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New Zealand's ranks of double billionaires have swollen, says a list of the country's richest people.

Those with a personal fortune exceeding $2 billion include food and timber tycoon Graeme Hart, New Zealand's wealthiest man with $2.75 billion, according to the National Business Review's Rich List.

He is closely followed by the Todd family, a Wellington-based dynasty with a $2.6 billion fortune, and Eamon Cleary, an Irishman once described as New Zealand's richest farmer, whose property empire is now worth a cool $2.1 billion. Last year his wealth was estimated at $280 million but thanks to record high dairy prices and land values, his fortune has rocketed.

Both with a $2 billion fortune are brothers Christopher and Richard Chandler. In December the brothers dissolved their 20-year partnership in their private investment firm, Sovereign Global Investment.

Also among the billionaires were the Goodman Family ($1.8 billion), and New Zealander-turned-Russian-magnate Stephen Jennings ($1 billion).

Rounding out the top 10 were the family of deceased alcohol baron Michael Erceg ($700 million), Douglas Myers ($700 million), and Sir Michael Fay and David Richwhite ($660 million each).

The richest woman was Kathmandu founder Jan Cameron, with $300 million.

Raising the minimum qualifying entry to $50 million from $25 million saw entrants fall to 176 from 222 last year. However, the overall wealth of Rich Listers grew 11 per cent to $39.07 billion.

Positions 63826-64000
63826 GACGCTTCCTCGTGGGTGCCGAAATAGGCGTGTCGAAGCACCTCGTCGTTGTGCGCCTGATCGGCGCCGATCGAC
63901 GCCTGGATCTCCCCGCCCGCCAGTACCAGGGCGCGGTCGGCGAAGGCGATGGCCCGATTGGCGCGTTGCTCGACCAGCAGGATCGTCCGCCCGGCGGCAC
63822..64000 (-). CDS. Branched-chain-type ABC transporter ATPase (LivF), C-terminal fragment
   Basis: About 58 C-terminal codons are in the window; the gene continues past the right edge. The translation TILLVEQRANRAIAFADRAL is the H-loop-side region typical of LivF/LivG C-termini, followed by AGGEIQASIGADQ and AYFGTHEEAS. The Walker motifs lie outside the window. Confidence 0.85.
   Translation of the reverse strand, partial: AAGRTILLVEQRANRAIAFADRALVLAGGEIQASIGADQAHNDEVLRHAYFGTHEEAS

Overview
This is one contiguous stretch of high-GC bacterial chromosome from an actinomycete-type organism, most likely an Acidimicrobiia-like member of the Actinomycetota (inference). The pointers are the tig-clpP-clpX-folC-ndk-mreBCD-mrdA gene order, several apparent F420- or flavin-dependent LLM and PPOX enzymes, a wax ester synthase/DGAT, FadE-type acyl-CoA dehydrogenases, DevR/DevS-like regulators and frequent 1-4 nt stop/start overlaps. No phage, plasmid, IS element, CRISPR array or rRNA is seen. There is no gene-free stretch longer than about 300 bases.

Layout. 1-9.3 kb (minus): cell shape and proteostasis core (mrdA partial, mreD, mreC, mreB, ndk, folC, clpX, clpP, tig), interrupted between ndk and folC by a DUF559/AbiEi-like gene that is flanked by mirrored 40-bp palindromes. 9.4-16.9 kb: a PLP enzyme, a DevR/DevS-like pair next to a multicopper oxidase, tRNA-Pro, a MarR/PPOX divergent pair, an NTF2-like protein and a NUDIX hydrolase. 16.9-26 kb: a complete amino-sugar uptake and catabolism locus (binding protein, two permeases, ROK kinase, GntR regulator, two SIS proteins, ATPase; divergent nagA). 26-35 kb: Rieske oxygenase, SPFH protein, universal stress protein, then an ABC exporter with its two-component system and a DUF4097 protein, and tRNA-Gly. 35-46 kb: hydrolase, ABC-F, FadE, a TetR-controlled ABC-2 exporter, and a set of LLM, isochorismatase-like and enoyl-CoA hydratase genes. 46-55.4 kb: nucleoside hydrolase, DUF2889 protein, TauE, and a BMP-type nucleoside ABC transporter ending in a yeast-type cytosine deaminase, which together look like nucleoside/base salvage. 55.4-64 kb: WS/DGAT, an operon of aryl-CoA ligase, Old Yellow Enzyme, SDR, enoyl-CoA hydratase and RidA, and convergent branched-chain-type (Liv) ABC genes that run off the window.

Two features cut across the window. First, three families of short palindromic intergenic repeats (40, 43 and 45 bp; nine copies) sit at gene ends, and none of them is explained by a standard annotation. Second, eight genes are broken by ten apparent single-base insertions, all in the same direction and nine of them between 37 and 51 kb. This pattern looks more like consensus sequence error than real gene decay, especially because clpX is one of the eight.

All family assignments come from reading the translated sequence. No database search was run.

NBR Rich List editor Andrea Parker said "$50 million is the new rich. That's the word according to this year's NBR Rich List.

"For the past three years, the Rich List threshhold has sat at $25 million. It is time the bar was raised.

"As Lloyd Jones writes in his article about attitudes to wealth: 'Today anyone who has title to property in the inner-city neighbourhoods of Wellington or Auckland or owns a shack on a piece of coastline is by proxy a millionaire. Millionaire is no longer a big deal'."

More interesting are the newcomers with property and real estate featuring along with technology and manufacturing.

The self-made-man model is alive and well in the form of 38-year-old Manukau real estate magnate Don Ha, who comes in at 143rd equal overall with his financial worth estimated at $60 million.

Not bad for a Vietnamese refugee who was just a kid when he arrived in New Zealand in 1980 with his penniless family.

The family opened a string of bakeries in South Auckland but Mr Ha went his own way, importing shoes and belts from Asia, only beginning his real estate career in 1994.

Mr Ha became a top salesman in the Professionals Group, selling 86 properties in his first year.

He was headhunted by the Ray White Group in 2004 and now owns Ray White Manukau, which has subsequently achieved record-breaking sales. Mr Ha shelled out $2 million on a Zabeel colt from champion racemare Sunline at the Karaka yearling sales in January.

Another to bask in the glory of self-made-man is Terry Serepisos, a Greek-born Wellingtonian who according to the magazine would be a Footballers' Wives dream with his flash cars, dress sense and ability to party hard.

Worth $100 million and 88th equal overall, the property developer also backs the Wellington Phoenix soccer club, which he tells the NBR was an "investment from the heart".

Not only that, Serepisos sponsors the Wellington Cup carnival and the city's basketball team.

Geoff Ross, who is worth $35 million according to NBR after selling his vodka company 42 Below to Bacardi for $139 million, tells the magazine that the biggest mistake people make when they're trying to start a business is undercapitalising.

"They undercapitalise. They don't fully commit to it. They sort of half-commit.

"That's my own criticism of myself - I wish I'd gone harder, faster, sooner and bigger."